The integrity of police officers may be shaped more by a department’s culture and clearly defined policies than by an agency’s ability to hire the “right” people, says a study funded by the U.S. National Institute of Justice, reports the St. Louis Post-Dispatch. A department’s reaction to reports of misconduct goes a long way toward creating an environment of integrity, say researchers. “Officers learn to evaluate the seriousness of various types of misconduct by observing their department’s behavior in detecting and disciplining it,” the report says.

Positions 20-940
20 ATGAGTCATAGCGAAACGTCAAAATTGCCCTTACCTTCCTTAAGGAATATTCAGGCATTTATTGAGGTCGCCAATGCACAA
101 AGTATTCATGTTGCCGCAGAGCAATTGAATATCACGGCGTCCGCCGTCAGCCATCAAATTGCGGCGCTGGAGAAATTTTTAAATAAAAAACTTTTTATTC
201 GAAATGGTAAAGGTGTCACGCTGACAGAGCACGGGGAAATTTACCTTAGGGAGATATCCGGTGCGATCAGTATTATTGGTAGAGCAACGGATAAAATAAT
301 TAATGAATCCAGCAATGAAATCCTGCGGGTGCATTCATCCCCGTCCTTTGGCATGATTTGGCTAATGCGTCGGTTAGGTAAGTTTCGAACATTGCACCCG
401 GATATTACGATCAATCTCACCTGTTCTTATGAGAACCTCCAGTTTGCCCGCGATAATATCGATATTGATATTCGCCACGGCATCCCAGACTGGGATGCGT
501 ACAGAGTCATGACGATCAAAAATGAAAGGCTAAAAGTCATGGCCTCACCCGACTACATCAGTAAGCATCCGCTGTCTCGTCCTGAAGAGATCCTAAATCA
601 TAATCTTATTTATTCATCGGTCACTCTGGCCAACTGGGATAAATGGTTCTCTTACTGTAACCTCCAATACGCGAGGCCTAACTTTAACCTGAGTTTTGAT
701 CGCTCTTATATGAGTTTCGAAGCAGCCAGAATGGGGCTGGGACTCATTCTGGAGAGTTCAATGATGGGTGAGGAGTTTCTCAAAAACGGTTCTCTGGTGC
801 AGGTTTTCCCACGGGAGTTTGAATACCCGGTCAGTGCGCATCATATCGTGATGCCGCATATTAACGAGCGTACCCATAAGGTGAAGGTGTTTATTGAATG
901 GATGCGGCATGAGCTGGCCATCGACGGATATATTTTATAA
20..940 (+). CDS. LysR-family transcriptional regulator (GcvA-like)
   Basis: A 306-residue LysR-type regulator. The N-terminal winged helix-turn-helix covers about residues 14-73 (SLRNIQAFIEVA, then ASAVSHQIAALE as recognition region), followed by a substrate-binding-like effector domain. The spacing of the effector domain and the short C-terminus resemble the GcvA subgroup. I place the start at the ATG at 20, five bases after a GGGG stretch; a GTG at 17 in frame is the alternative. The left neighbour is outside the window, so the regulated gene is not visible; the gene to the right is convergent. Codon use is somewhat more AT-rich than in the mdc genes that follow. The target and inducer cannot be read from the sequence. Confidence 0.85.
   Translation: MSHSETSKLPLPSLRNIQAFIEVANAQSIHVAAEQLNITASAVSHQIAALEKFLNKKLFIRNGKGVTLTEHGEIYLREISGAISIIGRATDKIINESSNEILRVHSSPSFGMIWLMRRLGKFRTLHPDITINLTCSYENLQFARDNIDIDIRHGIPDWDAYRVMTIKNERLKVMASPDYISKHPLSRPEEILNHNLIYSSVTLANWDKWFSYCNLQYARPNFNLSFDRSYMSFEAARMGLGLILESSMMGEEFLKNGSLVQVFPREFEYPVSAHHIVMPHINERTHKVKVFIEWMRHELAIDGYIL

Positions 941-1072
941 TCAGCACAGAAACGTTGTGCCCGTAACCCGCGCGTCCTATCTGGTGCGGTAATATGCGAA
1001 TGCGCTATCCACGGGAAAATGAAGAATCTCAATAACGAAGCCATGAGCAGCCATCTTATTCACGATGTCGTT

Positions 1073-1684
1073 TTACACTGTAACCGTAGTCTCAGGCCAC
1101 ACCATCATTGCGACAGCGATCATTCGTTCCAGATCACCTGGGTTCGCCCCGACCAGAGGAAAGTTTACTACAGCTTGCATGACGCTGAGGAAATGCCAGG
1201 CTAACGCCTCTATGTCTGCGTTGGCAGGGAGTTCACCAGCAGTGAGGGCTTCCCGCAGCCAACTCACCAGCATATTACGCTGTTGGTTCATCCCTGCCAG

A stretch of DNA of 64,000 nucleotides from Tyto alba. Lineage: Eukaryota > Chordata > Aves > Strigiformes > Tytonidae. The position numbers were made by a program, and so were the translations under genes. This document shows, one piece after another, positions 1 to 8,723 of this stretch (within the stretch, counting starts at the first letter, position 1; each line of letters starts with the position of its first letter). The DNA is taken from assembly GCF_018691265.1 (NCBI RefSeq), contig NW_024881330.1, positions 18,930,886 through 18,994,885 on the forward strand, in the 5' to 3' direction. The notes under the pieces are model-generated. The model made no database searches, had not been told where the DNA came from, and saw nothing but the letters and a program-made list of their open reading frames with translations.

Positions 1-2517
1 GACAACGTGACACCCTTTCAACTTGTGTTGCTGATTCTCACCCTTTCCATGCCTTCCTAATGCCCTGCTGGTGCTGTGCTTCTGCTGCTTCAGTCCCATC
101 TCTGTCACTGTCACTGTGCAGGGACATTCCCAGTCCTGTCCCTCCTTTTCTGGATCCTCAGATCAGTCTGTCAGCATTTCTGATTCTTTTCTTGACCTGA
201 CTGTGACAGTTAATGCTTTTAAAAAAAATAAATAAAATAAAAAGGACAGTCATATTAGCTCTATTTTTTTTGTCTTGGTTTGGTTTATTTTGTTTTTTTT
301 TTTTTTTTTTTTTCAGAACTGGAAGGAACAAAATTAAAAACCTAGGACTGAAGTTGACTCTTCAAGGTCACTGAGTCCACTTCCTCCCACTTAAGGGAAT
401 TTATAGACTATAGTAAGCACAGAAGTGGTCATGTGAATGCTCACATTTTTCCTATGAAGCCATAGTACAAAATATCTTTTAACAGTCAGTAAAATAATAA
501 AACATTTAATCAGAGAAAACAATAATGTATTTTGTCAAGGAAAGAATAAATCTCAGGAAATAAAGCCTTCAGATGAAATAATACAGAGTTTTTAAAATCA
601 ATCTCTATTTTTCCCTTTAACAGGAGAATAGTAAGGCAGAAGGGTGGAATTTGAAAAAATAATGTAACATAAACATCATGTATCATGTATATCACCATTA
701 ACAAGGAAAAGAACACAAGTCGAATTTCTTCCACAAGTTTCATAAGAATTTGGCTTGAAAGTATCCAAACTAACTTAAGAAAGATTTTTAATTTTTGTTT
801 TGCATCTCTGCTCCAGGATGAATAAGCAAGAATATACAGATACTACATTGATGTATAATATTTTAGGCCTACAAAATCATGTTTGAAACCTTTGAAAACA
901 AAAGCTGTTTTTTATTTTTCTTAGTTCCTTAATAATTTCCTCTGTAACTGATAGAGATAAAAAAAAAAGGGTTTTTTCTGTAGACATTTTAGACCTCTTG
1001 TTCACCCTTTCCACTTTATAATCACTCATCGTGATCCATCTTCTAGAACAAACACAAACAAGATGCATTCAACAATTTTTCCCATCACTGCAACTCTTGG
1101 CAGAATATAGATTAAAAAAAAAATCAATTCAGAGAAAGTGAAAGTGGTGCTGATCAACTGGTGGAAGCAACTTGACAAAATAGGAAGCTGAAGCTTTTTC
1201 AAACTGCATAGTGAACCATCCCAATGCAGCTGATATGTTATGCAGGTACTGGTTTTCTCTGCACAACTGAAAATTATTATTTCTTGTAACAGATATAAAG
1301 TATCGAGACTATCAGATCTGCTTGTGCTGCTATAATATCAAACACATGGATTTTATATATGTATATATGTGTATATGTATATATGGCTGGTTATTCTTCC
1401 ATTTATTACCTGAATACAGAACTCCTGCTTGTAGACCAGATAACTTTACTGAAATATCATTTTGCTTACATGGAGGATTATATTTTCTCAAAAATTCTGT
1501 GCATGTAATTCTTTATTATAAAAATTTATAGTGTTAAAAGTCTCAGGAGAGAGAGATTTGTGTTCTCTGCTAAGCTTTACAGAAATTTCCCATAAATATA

St. Louis Police Chief Joseph Mokwa said his department acts swiftly and consistently to serious misconduct to send a signal to his officers and the community. “How you handle discipline is the most important way to communicate your priorities,” Mokwa said. Three criminal justice professors wrote the study after surveying 3,235 officers from 30 police agencies across the nation. The authors were the late Carl B. Klockars of the University of Delaware; Sanja Kutnjak Ivkovich, an assistant professor of criminology at Florida State University; and Maria R. Haberfeld, an associate professor of police science at the John Jay College of Criminal Justice in New York City.